In a very inspiring announcement that reads like a rags to riches classic, Foursquare got on the SxSW train this year with a brand new client, containing an impressive list of functionality that has the potential to boost it from mere Social Game status to the Serendipity Platform that everyone’s waiting for.
This is what happened in their shop window. As it turns out, a lot more was happening in the engine room.
Before launching their new venues API (beta), finding something useful to do with Foursquare’s data was notoriously difficult.
Let’s take, for example, the problem of finding only venues with lots of checkins, in real time. This proved to be a major problem for us while building WOOS.at (mobile only)
These are the limitations:
- Foursquare’s normal API calls are rate limited to 500 calls an hour.
- Because of the low barrier to creating venues, the checkin-to-venue ratio is ridiculously low.
- A maximum of 50 venues can be queried from Foursquare per venue search on the API.
- There is no control over which venues are returned. If a venue is not in the 50 returned by a venue search, there’s no definite way of getting it.
- The search radius for venue searches on the API is 40km.
Given these limitations, it is possible to process 50 venues, 500 times an hour. This sounds like a lot, but 25000 venues an hour is not that much when you’re trying to discover trending venues in real time. Especially if you’re firing shots in the dark, and hoping for the best (hitting the same empty venues over and over).
In steps the new venues API.
At face level, it doesn’t look like much, until you give it a second look, and read the fine print:
- The new API is meant for userless access. This means it is built for bot usage, as opposed to front end usage. Ideal for determining venue trends in real time.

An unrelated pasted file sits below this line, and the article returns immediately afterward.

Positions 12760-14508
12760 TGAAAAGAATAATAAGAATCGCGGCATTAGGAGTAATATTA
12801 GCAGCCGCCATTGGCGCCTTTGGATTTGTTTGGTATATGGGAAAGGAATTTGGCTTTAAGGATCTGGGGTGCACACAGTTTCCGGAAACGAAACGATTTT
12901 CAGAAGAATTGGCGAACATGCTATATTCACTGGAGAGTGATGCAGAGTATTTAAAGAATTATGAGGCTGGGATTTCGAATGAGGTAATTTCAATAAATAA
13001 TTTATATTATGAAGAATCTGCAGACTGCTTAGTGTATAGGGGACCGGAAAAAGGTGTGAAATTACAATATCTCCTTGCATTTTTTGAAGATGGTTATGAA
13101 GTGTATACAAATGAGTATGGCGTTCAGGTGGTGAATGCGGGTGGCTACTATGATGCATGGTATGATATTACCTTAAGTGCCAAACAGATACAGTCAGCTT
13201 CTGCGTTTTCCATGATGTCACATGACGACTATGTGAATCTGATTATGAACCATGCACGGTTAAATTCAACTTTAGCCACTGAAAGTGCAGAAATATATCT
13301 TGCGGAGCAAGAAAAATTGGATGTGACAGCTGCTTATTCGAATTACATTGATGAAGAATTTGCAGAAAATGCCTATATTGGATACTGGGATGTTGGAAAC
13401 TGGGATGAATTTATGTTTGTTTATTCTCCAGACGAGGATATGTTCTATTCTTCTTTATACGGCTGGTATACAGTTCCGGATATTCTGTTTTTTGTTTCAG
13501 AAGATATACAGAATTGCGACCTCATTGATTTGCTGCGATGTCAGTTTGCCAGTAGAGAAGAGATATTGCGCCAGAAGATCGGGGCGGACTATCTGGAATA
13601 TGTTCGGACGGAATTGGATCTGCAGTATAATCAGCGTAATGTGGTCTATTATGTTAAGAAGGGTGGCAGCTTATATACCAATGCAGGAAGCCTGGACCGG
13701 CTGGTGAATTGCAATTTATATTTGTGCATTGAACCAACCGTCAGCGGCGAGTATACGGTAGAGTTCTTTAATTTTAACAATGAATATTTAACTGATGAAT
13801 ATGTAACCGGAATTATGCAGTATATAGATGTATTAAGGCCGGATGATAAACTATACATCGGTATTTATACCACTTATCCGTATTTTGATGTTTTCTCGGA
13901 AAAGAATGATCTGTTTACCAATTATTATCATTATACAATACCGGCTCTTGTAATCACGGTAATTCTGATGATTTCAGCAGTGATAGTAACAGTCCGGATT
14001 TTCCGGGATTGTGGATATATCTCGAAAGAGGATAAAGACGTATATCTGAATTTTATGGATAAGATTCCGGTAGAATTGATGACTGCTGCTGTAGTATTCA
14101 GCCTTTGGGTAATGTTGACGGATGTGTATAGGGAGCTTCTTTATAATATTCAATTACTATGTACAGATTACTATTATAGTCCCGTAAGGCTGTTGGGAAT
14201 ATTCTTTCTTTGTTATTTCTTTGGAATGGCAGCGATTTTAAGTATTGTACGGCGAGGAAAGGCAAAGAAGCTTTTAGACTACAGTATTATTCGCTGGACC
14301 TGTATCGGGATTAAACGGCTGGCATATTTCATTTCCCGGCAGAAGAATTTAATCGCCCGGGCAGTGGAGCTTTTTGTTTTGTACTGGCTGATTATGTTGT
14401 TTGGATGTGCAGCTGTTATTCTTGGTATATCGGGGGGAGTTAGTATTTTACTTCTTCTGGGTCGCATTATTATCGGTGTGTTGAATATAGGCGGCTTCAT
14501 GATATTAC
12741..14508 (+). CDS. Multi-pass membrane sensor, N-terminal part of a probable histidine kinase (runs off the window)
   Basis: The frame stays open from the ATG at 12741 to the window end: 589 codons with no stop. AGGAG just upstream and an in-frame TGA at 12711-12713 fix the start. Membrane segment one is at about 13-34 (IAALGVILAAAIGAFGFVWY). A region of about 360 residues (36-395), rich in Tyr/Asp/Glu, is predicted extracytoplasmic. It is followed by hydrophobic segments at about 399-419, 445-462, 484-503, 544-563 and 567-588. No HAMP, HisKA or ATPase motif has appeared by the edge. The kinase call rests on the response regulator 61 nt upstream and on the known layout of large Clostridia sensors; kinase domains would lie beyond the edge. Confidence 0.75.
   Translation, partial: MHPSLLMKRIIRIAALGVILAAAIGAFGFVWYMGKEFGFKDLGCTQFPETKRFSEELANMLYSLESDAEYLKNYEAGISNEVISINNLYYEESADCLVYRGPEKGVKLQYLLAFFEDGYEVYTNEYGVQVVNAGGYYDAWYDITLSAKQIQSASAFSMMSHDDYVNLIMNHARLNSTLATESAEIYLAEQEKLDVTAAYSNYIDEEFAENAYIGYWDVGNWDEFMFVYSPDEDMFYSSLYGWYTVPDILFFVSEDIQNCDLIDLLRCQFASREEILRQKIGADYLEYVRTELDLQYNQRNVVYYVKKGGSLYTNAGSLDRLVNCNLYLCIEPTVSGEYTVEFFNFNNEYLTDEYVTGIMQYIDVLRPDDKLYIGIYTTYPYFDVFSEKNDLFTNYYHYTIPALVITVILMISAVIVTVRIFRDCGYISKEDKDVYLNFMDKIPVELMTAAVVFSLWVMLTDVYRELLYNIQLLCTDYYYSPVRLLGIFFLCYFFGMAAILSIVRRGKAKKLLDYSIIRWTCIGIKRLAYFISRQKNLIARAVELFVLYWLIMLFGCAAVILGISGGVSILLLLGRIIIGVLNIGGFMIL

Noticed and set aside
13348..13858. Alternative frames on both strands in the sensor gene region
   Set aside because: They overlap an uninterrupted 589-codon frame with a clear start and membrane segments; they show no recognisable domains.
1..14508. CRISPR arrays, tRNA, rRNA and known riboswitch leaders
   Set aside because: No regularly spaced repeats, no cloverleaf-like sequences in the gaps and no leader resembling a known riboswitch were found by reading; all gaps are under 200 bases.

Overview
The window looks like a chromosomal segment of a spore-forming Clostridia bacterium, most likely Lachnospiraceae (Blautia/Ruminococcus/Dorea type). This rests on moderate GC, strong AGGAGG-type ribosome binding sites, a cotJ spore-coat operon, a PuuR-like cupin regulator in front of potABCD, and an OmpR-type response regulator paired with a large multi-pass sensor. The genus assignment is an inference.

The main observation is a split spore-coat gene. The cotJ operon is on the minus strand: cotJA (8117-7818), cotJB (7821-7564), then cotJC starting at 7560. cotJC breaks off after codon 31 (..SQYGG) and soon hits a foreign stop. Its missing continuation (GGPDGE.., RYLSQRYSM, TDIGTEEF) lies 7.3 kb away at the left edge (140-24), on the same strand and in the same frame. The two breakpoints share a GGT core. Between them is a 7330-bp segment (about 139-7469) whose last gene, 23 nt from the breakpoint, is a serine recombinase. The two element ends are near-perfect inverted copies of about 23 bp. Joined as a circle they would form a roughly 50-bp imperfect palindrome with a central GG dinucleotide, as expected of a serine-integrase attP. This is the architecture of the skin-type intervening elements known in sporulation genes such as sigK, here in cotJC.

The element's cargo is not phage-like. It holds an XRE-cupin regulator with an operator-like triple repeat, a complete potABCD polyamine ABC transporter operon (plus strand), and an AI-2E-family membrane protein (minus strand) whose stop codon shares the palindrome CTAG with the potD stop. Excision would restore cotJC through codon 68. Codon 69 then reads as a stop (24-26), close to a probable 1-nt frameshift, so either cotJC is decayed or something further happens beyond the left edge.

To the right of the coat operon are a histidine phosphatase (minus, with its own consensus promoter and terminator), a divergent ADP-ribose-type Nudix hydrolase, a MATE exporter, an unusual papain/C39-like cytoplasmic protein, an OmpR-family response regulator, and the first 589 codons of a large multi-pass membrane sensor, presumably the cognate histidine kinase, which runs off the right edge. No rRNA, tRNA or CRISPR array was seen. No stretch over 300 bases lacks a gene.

- The new API is rate limited at … 5000 calls an hour!
- There is a new API call, venues/trending, which automatically returns only the trending venues within a configurable radius (up to 2km)
Suddenly, even 500 calls an hour would’ve been enough.
Foursquare has a very vast location database. They have achieved this by making it extremely easy to create venues, and by being the first to do so. That is a very valuable resource, if dealt with correctly.
Up to now, Foursquare’s venues database was kind of proprietary, in the sense that its usability did not allow it to easily get a life of its own outside of Foursquare itself. It was mainly used for checkins.
By making their venue database accessible and usable, Foursquare have increased the value of the database by an immense amount. Add to this their actual reason for launching the new venues API: Mapping Foursquares venue data to other venue databases, like Facebook, Twitter and Google places.
Suddenly the future looks a lot brighter for Foursquare (and its API consumers)!
Posted by Adriaan Pelzer